10. Lady Margaret Beaufort and Torrington Manor
Lady Margaret Beaufort was born in c.1441/1443, the daughter of the Duke of Beaufort, a descendant of the Duke of Lancaster John of Gaunt and Edward III. She married Edmund Tudor, the half-brother of King Henry VI, in 1455 and gave birth to a single child, a son Henry in 1457, six months after her husband’s death in captivity.
Margaret became an accomplished political player in the Wars of the Roses, born into the House of Lancaster but related to both sides, Margaret later married twice more, lastly a Yorkist supporter, Thomas Stanley. Margaret’s son Henry Tudor was the primary Lancastrian heir and fled with her brother-in-law Jasper Tudor to France in 1471; Margaret didn’t see Henry again for fourteen years. A key figure behind the Buckingham Rebellion of 1483, an uprising against Richard III, which led to the trial held by Lord Scrope in Torrington Market Square in 1483, Margaret continued to work behind the scenes for her son’s claim to the throne.
In 1485 Henry Tudor, the Duke of Richmond returned to the UK and raised a rebellion against Richard III. Henry won the Battle of Bosworth Field, King Richard dying in the fighting. Henry was crowned Henry VII.
Shortly after his coronation Henry granted his beloved mother many manors and holdings making her one of the richest people in England. Many of the manors granted to Margaret had been loyal to Henry, like Torrington.
Margret was very powerful in the Tudor court, given control of her own lands and estate, as ‘if single’ even though she was married. When her daughter in law Elizabeth, the Queen died in 1503, she steered the futures of her grandchildren. A special royal position of ‘Kings Mother’ was created at court and Henry consulted her on many topics. The Spanish envoy Pedro d Ayala in 1498 wrote (Henry) ‘was much influenced by his mother’.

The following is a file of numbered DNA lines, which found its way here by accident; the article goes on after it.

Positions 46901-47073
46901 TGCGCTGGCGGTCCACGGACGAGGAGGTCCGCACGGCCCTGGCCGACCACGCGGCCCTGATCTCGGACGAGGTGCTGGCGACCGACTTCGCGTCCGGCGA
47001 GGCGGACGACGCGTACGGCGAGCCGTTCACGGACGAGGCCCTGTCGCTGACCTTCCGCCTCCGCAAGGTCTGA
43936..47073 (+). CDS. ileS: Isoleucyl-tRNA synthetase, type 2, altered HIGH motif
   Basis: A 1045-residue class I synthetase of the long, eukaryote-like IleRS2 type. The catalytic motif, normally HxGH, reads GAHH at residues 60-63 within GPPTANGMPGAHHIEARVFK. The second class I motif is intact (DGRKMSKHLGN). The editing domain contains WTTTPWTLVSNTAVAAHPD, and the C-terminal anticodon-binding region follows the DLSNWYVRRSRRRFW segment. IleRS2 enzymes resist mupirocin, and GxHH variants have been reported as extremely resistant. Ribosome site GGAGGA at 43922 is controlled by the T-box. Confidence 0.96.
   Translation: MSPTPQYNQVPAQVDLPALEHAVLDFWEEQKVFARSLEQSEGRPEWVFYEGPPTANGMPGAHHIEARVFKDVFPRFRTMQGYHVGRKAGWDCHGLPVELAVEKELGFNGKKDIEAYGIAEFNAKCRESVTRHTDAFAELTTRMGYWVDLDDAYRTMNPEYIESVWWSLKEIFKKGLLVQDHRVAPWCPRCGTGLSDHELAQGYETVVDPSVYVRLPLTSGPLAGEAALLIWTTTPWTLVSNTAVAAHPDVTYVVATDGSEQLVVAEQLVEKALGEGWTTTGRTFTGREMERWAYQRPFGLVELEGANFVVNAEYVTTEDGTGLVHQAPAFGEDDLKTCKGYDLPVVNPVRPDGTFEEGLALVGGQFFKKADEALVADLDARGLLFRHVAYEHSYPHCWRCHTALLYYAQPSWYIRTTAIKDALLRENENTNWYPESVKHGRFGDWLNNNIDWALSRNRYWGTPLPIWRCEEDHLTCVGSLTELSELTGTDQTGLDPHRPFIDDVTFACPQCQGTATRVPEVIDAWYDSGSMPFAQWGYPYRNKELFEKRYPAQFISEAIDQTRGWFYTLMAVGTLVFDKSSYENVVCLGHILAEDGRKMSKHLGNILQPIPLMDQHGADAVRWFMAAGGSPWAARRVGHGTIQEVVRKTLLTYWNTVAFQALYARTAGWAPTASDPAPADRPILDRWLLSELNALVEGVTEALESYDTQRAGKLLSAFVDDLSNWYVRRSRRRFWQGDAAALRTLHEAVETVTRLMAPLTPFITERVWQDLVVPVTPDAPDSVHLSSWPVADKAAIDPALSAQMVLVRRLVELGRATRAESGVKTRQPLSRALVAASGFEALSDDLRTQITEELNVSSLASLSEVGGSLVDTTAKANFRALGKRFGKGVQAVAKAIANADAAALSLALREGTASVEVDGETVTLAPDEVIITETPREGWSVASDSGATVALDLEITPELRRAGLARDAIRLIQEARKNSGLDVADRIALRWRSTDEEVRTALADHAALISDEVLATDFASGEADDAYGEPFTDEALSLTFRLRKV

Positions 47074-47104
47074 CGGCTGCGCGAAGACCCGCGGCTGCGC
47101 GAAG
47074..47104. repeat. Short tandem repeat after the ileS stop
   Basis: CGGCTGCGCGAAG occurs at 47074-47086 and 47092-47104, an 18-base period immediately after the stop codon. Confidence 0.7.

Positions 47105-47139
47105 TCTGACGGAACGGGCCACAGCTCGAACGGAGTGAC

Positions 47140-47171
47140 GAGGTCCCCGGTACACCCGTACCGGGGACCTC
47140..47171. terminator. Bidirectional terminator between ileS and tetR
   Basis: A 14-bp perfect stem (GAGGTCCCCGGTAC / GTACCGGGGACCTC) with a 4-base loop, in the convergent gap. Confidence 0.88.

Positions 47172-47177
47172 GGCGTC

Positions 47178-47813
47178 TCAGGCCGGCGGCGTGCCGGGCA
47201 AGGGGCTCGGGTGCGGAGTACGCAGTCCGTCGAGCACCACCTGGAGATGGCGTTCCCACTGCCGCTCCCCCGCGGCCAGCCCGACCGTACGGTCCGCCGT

Margaret, like other magnates of the day with vast holdings moved between her manors. In the later 1300s the seat of the Lord of Torrington had been moved to a new site north of the town, adjacent to the town’s church. Here a large moated manor house complex was constructed. We know once Margaret became Lord of the Manor she further extended and improved the manor house and spent considerable time visiting the town having moved down her library of books, preferring to live alone, despite still being married.
During her time being Lord of the Manor of Torrington Margaret bonded with the Rector of the time, being a very religious woman and was impressed with the education and ambition of the people of the town. In 1499 Margaret took a vow of chastity and to dedicate herself to Christ. Margaret retreated largely to her estate at Collyweston, Northamptonshire.
At this time she gifted the manor house to the Rector, so the clergy of Torrington would not have to travel in from Priestacott about 2km; unusually Margaret also gifted her library to the town’s people, via the church.
A new library building was built onto the chancel of the church to house Margaret’s books. You can find the building today, south of the chancel, indicated by the large crenellations of Tudor roses along the top and having large windows for light for reading. Sadly, many of these books were lost in the later civil war fire at the church and the rest, moved to the guildhall/town hall for safety were lost in a later fire of 1724.